Get Crafty in Chandler

At 6 p.m. on the second Monday of each month, Gangplank gets the creative community together for an evening of arts and crafts. Bring your knitting needles, glitter, glue, and other DIY material and get ready to mix and mingle with other crafters as you work your handmade magic. For details, visit CraftHackEV on Facebook.

Get to Know Your Local Hangouts

Support new and local businesses, meet your fellow Phoenix residents over food and drinks, and enter to win raffle prizes with the monthly event, Get Your PHX. Past Get Your PHX gatherings have visited Milk Bar, Rollover Donuts, The Newton, and the Lisa Sette Gallery. To stay in the loop with Get Your PHX, visit

30 Free Things to Do in Metro Phoenix Any Time

Grant via Flickr

Joke Around in Scottsdale

Stand Up, Scottsdale gives up-and-coming comics a chance to test our their new material with its weekly open mic night. The unexpected (or uncomfortable) laughs begin at 8 p.m. every Tuesday and run until everyone has had their chance to wow the crowd. For more information, visit

Make It a Movie Night at the Library 

Every Wednesday night, the Phoenix Public Library invites movie-goers of all ages to heal their hump day blues with a free film screening at Burton Barr Central Library’s Pulliam Auditorium. Film screenings start at 6 p.m. For the full schedule, visit

Tweak Your Mind

Every Wednesday CO+HOOTS invites the public to partake in Midweek Mindtweek, a free series that features lunchtime lecturers from experts in their field. Food trucks will set up in the parking lot so guests can get their midday fuel while learning new ways to better their career. For a look at who’s lined up to speak, visit

Find Your Philosophical Side

Practical Art invites fellow philosophers and deep thinkers to discuss the big picture with its ongoing event, Socrates Cafe. The reflective rendezvous happens from 3 to 5 p.m. every first and third Sunday of the month. For details, visit or check out the Practical Art Facebook page.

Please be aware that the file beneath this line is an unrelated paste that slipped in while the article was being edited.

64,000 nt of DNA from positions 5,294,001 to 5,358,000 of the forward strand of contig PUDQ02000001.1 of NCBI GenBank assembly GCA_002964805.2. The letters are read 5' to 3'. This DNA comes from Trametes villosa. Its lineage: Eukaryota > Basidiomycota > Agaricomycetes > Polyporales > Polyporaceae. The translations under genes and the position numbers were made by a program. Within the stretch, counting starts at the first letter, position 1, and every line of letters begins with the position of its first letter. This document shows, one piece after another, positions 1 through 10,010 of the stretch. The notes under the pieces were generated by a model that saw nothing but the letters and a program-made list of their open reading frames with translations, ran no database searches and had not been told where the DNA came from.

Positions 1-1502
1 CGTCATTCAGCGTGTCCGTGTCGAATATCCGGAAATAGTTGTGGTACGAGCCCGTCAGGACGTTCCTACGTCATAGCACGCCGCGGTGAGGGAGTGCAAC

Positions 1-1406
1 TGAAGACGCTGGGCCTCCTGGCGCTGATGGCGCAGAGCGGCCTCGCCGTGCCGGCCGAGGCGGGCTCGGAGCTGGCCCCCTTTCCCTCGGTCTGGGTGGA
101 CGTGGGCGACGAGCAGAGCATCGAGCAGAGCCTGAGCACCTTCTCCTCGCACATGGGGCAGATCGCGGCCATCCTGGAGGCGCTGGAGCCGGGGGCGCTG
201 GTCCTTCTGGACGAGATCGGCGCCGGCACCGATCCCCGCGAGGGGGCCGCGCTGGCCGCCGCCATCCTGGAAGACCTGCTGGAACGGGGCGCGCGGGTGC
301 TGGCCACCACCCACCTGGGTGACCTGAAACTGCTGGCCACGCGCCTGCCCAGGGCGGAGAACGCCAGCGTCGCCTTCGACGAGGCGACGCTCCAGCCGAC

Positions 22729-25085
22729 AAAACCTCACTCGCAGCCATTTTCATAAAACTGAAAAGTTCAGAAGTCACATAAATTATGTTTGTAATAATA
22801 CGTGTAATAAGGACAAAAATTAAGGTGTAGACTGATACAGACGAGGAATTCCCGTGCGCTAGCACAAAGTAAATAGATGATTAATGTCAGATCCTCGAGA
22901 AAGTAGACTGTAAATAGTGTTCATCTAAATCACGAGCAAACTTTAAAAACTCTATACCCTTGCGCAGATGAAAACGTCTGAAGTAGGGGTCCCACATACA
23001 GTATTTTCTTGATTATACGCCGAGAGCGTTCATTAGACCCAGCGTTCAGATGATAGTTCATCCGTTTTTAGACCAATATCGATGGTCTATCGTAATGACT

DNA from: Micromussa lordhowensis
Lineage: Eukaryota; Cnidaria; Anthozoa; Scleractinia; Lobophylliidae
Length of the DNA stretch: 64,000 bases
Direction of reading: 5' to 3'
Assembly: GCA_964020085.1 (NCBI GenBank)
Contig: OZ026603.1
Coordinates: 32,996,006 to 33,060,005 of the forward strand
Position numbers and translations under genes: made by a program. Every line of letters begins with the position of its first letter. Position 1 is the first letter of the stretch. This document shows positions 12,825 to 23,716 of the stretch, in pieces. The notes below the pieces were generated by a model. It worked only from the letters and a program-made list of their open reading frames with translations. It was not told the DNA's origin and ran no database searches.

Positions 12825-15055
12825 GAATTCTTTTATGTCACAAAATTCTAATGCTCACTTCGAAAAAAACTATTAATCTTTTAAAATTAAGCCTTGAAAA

Get Your Game On

Every third Sunday of the month, Firehouse Gallery is putting out the Pick-Up-Sticks, Scrabble, and whatever else it can find, for Game Day. The free affair runs from 2 to 5 p.m. Guests are encouraged to BYOB and BYO-games. For details and to see who’s coming, visit Firehouse Gallery on Facebook.

Mix and Mingle with Phoenix’s Movers and Shakers

Looking to network? Radiate PHX has you covered. The monthly series gives guests a chance to learn about the latest developments in downtown Phoenix as well as make connections with who’s who behind the city’s fast-paced growth. Radiate PHX’s dates and locations vary by month. To stay updated, visit

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Phoenix Voted “Buggiest” City in the United States

A recent study has shown that Phoenix has been listed as the “buggiest” as a result of studying data from Thumbtack. Because of how large Phoenix is and how closely Phoenix borders rural desert, there are all kinds of insects, bugs and pests that end up in Phoenician’s homes. If you haven’t killed a scorpion in your home, you haven’t been in Arizona very long. Now bed bugs are becoming more of a problem in the Phoenix area. Let Arizona Heat Pest help you get rid of an infestation.

Metro Phoenix tops the list for urban areas infested with creepy critters, a services-finding website says.